Zipping files on a Mac or Windows is straight-forward. You used to have to buy an application to zip files, and now the operating system has it built in, at least for the simple and basic tasks. This was included since Mac OSX 10.3 and later and in Windows XP and later.
Zipping capabilities are limited in these free OS versions. For example, it isn’t permitted to set password on the zip file, so make sure you don’t send sensitive information through the internet or to other people. It’s also not permitted to adjust how much compression is applied, or making an EXE version (for decompressing on a system that doesn’t have Zip capabilities). In order to get zipping with passwords and other enhanced features, you will still need to resort to purchasing an application, for the Mac, it can be StuffIt Pro; for Windows, it can be WinZip. There are other free utilities that that offer enhanced features for free, like from 7-Zip or WinRAR.
What is a Zip file?
Zip files are a way to take many files on a disk, bundle them into a single file and apply compression to them to shrink the final resulting files into a smaller result than the sum of the total set of files being package/zipped/compressed. The files are made of the original files represented in a compressed format. Many operating systems have built-in Zipping or compression capabilities now, so you won’t have to buy an application for simple compressing/bundling tasks.
In simple terms, if you have a lot of the same letters and numbers in a document, Zipping the document would count how many duplicates there are, where they are located, and take them how, thus compressing the document. The document is not readable in the compressed format, but it can then be “unzipped” and the document will be reconstructed to it’s original form with all the duplicate letters, numbers, and other characters.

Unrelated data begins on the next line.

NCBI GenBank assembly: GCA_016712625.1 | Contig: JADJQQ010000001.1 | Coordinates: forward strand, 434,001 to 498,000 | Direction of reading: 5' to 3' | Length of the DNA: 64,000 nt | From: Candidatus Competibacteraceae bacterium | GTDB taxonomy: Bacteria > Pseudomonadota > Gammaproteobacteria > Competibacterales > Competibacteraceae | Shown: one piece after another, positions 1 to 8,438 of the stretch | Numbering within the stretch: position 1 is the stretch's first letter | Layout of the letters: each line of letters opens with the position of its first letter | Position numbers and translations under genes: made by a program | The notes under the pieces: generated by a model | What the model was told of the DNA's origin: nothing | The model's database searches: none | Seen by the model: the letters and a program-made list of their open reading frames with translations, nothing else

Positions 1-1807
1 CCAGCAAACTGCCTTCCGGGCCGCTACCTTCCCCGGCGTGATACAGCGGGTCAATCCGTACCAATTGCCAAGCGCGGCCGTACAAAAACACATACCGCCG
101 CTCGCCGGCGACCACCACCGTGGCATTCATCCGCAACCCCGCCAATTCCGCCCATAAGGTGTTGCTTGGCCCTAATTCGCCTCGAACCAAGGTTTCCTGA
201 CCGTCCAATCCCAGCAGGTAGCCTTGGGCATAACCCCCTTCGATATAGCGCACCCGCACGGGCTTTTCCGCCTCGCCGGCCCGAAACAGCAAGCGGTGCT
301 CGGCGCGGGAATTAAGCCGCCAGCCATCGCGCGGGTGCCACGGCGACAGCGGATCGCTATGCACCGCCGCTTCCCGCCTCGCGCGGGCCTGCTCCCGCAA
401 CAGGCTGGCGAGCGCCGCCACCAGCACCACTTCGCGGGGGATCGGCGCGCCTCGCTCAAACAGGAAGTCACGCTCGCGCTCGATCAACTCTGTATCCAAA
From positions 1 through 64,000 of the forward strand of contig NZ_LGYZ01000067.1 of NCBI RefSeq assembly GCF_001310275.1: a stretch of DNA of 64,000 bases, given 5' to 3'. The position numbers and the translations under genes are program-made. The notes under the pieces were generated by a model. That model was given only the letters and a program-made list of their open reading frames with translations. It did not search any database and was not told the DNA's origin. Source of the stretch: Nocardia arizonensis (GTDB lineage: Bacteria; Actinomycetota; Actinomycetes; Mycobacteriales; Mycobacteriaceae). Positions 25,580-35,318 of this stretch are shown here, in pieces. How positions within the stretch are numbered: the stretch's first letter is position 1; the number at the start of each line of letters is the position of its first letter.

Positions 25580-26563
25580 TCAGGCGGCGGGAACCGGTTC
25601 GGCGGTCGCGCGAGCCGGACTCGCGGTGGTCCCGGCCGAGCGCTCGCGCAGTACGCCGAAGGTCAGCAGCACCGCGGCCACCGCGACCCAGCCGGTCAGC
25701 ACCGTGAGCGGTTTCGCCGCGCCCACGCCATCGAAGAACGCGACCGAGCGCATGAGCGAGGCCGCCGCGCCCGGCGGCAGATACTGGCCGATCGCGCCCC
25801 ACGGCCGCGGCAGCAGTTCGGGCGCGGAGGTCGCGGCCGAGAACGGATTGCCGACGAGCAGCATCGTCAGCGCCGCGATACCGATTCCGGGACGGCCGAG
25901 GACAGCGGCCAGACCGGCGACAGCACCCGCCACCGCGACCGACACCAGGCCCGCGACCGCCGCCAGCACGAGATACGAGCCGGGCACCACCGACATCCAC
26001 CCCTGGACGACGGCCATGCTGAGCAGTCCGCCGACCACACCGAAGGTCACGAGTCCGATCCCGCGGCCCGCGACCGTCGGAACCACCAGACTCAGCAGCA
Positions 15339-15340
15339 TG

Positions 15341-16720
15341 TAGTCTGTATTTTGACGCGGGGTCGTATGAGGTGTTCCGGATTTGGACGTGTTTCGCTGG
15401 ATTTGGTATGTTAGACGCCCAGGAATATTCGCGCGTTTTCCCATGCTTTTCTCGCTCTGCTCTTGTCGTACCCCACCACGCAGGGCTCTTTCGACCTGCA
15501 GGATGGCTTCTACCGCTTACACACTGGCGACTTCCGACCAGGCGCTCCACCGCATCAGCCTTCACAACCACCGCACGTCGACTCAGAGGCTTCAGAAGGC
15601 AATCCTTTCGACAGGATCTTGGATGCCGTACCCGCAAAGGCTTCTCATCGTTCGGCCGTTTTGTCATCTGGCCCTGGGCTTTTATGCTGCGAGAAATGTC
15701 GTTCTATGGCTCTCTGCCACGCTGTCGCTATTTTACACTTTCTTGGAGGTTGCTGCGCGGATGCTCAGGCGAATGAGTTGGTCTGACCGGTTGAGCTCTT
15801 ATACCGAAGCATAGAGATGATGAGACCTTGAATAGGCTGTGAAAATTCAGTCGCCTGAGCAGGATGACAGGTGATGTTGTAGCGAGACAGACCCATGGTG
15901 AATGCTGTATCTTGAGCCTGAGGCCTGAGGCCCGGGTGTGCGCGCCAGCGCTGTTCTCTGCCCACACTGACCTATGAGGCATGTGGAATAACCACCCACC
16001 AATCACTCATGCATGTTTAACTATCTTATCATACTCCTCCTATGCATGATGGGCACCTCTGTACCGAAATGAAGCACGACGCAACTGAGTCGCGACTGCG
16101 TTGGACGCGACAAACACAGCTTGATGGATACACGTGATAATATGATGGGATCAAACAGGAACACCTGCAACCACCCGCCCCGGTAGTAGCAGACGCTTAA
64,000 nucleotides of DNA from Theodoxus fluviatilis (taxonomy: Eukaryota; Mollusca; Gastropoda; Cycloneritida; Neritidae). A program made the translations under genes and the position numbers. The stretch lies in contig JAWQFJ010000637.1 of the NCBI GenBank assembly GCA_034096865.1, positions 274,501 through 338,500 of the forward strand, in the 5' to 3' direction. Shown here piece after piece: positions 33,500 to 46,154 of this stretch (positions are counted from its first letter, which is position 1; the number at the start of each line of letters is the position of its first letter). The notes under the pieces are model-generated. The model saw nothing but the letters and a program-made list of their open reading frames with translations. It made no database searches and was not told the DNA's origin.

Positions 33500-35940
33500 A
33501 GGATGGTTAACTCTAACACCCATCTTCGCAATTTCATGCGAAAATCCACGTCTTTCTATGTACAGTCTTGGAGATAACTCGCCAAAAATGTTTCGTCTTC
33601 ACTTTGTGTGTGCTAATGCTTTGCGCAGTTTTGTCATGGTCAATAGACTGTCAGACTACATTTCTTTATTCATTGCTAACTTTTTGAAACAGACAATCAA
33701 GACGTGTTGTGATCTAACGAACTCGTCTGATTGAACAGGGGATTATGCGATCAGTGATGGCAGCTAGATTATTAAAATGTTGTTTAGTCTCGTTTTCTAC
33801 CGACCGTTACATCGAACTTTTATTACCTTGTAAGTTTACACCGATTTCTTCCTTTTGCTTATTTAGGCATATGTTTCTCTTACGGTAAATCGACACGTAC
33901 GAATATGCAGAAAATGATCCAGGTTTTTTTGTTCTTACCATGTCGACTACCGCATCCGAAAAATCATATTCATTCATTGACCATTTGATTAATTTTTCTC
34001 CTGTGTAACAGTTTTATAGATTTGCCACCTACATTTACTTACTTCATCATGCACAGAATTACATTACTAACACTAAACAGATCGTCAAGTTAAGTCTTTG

The files that don’t compress well are JPG photo files and other formats that already in a “compressed” format. It does still mean thought that you can “package” or “bundle” your files using Zip even though the compression may not reduce the file size. This is particularly important when you want to send one file to someone. For example, you have 50 new photos you’ve taken of a place you visited, you want to send those to someone, zip them up in to one “zip package” file. This eliminates sending all 50 files. The compression won’t be good, so the file will be large, so watch out for that. But you can still send the single file.
How Do I Zip Files?
This can be accomplished the same way on either Mac or Windows:
- Pick a set of files, or a folder that contains the files to package/compress
- On Windows, right-click and “Send To | Compressed (Zipped) Folder”
- On Mac, right-click or ctrl+left-click and choose “Compress Files”
A single file will be created with all original files packaged and compressed and bundled into it for storage, email delivery, or thumb-drive transport.